Dose–area product and entrance surface dose for the C-arm and angiographic equipment with an Alderson phantom. The values for digital acquisition account for 10 images plus test exposure. * P < 0.01. The tube potential of fluoroscopy was 80 kV. The tube potential of digital acquisition was 70 kV in field intervention cabin and 72 kV in cardiac catheterization lab. DAP Dose-area product, ESD Entrance surface dose

Image quality assessment

Angiographic results revealed a qualified image in the field intervention cabin, with the exception of the left shoulder and spleen. Clear images of blood vessels and a good contrast ratio were obtained in the field intervention cabin. Although there was some noise in the enlarged image obtained from the field intervention cabin (Fig. 1), the image quality was similar to that obtained in the cardiac catheterization lab (Field intervention cabin vs Cardiac catheterization lab, Rank sum test, Z = −0.813, P = 0.416, Table 2).
Table 2

Image quality assessment

Quality level

Field intervention cabin

Cardiac catheterization lab

Counts (n = 56)

Ratio (%)

Counts (n = 55)

Ratio (%)

I

52

92.9

53

96.4

II

4

7.1

2

3.6

III

0

0

0

0

Interventional procedures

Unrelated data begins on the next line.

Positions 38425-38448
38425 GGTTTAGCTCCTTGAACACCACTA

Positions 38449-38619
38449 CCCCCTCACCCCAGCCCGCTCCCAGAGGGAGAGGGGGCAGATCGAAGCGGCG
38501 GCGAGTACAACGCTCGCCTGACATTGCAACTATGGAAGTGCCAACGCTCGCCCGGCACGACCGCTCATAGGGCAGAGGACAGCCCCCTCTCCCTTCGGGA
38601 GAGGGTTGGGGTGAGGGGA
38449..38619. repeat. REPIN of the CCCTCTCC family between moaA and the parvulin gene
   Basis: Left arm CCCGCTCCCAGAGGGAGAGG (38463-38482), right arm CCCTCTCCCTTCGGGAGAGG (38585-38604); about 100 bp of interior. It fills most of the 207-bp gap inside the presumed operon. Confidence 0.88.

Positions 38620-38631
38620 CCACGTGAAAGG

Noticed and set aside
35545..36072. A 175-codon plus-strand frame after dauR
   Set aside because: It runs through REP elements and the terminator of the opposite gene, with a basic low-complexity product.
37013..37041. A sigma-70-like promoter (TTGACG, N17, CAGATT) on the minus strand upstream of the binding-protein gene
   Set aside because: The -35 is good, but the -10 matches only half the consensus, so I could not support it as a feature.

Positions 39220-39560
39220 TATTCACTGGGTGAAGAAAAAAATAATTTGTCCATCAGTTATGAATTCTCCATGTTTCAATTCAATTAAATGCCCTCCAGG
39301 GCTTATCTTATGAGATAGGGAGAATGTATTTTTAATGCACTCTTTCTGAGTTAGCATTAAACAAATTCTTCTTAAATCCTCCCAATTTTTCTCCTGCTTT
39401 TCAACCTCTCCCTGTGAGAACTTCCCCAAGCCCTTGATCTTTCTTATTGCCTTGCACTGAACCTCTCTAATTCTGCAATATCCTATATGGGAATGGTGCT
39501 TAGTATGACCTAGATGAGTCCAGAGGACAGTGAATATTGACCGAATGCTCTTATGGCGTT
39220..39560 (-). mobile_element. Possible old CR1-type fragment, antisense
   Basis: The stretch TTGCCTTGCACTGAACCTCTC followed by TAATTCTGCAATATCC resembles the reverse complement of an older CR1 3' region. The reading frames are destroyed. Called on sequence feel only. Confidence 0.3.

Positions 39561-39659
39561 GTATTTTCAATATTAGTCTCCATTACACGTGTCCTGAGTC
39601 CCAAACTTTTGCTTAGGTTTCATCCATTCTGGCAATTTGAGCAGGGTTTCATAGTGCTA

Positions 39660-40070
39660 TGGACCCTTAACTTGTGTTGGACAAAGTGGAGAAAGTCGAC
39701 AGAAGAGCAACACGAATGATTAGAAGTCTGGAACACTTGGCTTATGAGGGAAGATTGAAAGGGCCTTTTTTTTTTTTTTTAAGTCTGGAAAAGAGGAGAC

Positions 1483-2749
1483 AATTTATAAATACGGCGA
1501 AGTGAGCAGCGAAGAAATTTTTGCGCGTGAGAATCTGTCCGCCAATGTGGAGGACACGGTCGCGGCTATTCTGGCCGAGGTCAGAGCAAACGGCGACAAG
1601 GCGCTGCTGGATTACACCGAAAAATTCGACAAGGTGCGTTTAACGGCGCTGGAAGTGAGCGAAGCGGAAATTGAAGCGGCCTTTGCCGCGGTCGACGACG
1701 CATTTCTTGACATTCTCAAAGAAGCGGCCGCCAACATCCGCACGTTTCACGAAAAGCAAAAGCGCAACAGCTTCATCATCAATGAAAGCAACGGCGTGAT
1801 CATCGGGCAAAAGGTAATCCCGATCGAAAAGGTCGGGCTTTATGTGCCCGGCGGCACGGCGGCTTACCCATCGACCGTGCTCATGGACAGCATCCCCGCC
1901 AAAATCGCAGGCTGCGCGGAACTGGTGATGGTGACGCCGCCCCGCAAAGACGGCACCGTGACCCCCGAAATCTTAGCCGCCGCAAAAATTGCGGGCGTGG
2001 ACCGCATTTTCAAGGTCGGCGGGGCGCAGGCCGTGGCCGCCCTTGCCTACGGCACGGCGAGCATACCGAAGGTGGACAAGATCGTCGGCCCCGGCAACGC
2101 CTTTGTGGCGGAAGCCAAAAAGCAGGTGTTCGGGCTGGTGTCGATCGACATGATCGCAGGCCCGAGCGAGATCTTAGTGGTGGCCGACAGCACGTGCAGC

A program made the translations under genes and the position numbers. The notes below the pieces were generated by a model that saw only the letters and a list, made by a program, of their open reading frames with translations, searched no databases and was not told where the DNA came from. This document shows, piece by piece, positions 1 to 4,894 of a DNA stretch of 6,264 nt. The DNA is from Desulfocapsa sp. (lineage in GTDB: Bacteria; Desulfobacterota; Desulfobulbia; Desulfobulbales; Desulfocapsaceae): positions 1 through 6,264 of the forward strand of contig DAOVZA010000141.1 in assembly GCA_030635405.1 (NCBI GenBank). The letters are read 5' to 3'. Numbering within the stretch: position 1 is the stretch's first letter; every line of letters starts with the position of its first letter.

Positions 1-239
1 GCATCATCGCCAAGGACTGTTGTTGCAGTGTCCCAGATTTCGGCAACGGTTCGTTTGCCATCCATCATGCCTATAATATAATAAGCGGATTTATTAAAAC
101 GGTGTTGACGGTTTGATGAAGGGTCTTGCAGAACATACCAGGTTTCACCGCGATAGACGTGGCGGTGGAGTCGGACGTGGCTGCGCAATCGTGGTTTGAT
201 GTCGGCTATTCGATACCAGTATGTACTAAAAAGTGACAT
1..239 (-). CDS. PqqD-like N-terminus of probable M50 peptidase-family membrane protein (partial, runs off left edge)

From 2011 to 2015, 56 Chinese experimental miniature swine were used, and 7 types of emergency interventional procedures, including coronary artery angiography, coronary artery stenting, internal iliac artery balloon occlusion, splenic artery embolization, selective hepatic artery embolization, endovascular stent-graft exclusion, and selective renal artery embolization were performed (Table 1). Imaging data revealed that all of the emergency interventional procedures could be performed in the field intervention cabin (Figs. 4 and 5). The fluoroscopy current was 8 to 15 mA. The digital current was 15 to 30 mA. The maximum exposure time was 45 s. There were no equipment failures. All equipment exhibited good operability in the field intervention cabin.
Fig. 4

The embolization and hemostasis of injured hepatic artery. a Angiographic image of normal liver; b Hepatic injury model (white arrow shows the retention of contrast agent); c Successful embolization of hepatic artery; d Angiography 3 weeks after embolization